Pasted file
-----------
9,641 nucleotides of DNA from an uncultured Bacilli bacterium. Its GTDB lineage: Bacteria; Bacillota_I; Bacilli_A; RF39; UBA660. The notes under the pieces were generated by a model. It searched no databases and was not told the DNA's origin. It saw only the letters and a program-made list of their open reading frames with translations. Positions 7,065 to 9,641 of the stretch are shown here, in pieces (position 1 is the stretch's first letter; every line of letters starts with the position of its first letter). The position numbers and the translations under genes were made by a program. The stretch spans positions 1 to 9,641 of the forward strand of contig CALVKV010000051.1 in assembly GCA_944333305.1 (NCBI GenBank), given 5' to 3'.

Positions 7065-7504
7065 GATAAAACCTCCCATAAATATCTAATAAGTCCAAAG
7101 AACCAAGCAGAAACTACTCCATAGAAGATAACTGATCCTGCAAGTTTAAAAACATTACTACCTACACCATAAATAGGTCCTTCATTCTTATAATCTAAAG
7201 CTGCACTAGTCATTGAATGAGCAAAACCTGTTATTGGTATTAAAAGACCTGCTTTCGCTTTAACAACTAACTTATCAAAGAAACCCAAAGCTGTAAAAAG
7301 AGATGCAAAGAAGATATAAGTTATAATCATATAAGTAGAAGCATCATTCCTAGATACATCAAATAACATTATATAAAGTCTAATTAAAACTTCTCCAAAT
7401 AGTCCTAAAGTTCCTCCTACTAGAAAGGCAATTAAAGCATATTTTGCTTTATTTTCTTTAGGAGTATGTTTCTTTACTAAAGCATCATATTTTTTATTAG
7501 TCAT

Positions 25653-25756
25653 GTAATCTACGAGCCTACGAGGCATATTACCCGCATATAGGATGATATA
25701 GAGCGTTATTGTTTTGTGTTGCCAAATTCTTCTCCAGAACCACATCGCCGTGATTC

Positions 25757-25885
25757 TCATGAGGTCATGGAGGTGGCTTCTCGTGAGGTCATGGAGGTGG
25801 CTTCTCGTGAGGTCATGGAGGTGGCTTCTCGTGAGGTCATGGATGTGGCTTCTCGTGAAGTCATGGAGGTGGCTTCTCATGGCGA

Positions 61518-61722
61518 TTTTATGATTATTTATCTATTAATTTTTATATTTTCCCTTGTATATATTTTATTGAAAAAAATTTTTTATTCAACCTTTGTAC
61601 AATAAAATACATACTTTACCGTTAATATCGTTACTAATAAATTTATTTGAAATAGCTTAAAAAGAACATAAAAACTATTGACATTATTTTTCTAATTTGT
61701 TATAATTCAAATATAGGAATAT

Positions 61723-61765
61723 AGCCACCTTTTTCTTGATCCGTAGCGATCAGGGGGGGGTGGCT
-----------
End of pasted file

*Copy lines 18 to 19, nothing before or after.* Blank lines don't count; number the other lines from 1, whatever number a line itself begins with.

61701 TATAATTCAAATATAGGAATAT

Positions 61723-61765